"Cause my friends are your friends, and your friends are my friends. The more we get together, the happier we'll be," Yes, that is a Raffi quote and I'm only half sorry about it. "The More We Get Together" pretty much sums up my social life. I love to get together with friends, and it makes me happy to have friends. I love friendship and people and love! But I will cut the ponies and rainbows to note one situation in which I don't want to keep hanging out forever: after a breakup. Is keeping mutual friends after a breakup possible, or total fiction?
Let's all take off our "mature and empathetic people" hats for a moment: When you break up with a partner, you might not want their friends to be your friends, or your friends to be their friends. At least I don't. Nope, I just want to be salty and have everybody pick a side, and that side should be mine. It's hard to stay composed and mature at the end of a relationship — especially if one party acted terribly and that contributed to the end of the partnership — but it's necessary.
When you're losing your special person, the last thing you want is to lose all of the other special people in your life. Friendships are important during a breakup. I spoke to clinical psychologist and host of "The Web Radio Show" Joshua Klapow, Ph.D. about how to navigate the murkiest of adult situations like a sweet, Raffi-listening child would. Here's what he shared.
First, Take The Emotions Out Of It
Yes, you should feel all of your feelings during a breakup, but you don't necessarily have to let everyone know all of your feelings during a breakup. When it comes to your mutual friends, you should actually keep most of your feelings to yourself. Why not set some rules regarding how you communicate with you and your partner's mutual friends in order to keep things mature?
Rule one: "You do not get to dictate who keeps friends in a friend circle after a break up," says Dr. Klapow. He's right — it's not up to you. Even if your ex did cheated on you or made out with your mom or did whatever egregious thing a person could do to you, you don't get to draw the battle lines. We're all autonomous, and your friends can do what they want.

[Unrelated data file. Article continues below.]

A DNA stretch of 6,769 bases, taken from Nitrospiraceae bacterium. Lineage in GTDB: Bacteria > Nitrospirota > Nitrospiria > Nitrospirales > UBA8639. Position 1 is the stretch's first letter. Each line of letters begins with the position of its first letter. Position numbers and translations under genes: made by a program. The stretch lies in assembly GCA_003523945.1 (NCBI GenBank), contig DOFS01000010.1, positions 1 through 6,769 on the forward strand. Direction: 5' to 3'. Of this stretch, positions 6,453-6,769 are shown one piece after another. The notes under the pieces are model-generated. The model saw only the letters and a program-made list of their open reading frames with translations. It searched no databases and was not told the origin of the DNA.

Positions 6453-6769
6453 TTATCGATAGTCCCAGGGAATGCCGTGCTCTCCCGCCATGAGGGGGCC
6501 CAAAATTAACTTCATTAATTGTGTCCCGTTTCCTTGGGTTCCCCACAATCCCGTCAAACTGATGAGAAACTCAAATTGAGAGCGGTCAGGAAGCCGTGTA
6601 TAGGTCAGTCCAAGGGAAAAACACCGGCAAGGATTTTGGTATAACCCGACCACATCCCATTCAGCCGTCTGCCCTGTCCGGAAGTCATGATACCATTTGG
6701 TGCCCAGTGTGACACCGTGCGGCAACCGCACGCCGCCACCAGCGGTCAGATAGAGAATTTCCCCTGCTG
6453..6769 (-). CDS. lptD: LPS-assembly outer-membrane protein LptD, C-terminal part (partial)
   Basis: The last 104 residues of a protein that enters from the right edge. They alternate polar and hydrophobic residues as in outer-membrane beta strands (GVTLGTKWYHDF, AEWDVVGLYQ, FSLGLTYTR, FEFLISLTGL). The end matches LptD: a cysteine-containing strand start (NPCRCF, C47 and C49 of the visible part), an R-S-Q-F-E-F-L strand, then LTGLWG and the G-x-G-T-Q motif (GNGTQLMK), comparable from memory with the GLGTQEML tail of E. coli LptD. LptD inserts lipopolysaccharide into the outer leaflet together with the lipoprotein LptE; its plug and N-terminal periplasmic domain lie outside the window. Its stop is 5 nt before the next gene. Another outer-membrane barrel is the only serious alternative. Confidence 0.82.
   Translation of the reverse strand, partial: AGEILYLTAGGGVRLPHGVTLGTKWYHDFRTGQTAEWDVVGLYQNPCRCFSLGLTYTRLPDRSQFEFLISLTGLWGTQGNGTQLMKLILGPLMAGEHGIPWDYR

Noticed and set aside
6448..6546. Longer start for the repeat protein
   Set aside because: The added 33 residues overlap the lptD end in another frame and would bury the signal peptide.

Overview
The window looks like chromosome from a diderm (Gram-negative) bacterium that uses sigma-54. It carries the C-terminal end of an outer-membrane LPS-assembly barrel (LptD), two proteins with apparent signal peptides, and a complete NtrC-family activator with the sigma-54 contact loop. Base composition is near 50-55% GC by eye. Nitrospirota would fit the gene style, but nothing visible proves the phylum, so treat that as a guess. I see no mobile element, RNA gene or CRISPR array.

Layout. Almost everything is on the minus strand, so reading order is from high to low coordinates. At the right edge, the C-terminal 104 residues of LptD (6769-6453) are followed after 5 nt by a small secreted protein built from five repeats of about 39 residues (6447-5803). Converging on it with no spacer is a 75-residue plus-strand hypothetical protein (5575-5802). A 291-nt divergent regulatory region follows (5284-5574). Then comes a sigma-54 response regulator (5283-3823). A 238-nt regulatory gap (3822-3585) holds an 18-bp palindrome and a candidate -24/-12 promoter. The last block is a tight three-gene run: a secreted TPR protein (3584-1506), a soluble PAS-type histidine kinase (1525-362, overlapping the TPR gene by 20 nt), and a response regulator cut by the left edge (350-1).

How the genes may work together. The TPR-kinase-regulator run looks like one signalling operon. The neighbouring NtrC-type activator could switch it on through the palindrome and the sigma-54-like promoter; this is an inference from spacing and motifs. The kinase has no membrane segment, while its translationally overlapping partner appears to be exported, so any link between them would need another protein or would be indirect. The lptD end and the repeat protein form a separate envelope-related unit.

Rule number two: "[Don't] play dirty in trying to keep friends," adds Dr. Klapow. "It will come back to haunt you. Manipulating your friends, trying to win them over or trying to make your ex look bad may solve a problem in the short run, may feel good immediately but ultimately speaks to the lack of maturity, and care you have for the friends the two of you established." Choose the high road, as hard as it is. (And find some outside friends or a therapist who you can sh*t-talk your ex to.)
Then, Be Candid With Your Friends
If you can stick to Dr. Klapow's guidelines and keep it civil when talking about your ex to mutual friends, then you can make it through this tough time without losing your entire social circle. Really! "Simply convey to friends that you are breaking up," says Dr. Klapow. Sounds easy, right? But acknowledging the fact of the breakup to your friends in a mature way will help them understand where you are at.
Explain "that there will be changes and you both value their friendship," adds Dr. Klapow. "And that you understand that they may not feel comfortable trying to maintain the same relationship they had with you when you were a couple." Let your friends help you shape what your friendship will look like post-break up — chances are that they want to maintain friendships with you and your ex.
No one wants to get in the middle of a messy breakup, so tell your that you understand that they are in a strange position and then be patient. When your friends are ready to reach out to you, if you maintain a mature attitude and stay respectful about your ex, a rekindling of friendship is almost guaranteed to happen. This situation sucks, but you will get through it. Unfortunately it takes time... and a lot of forced maturity.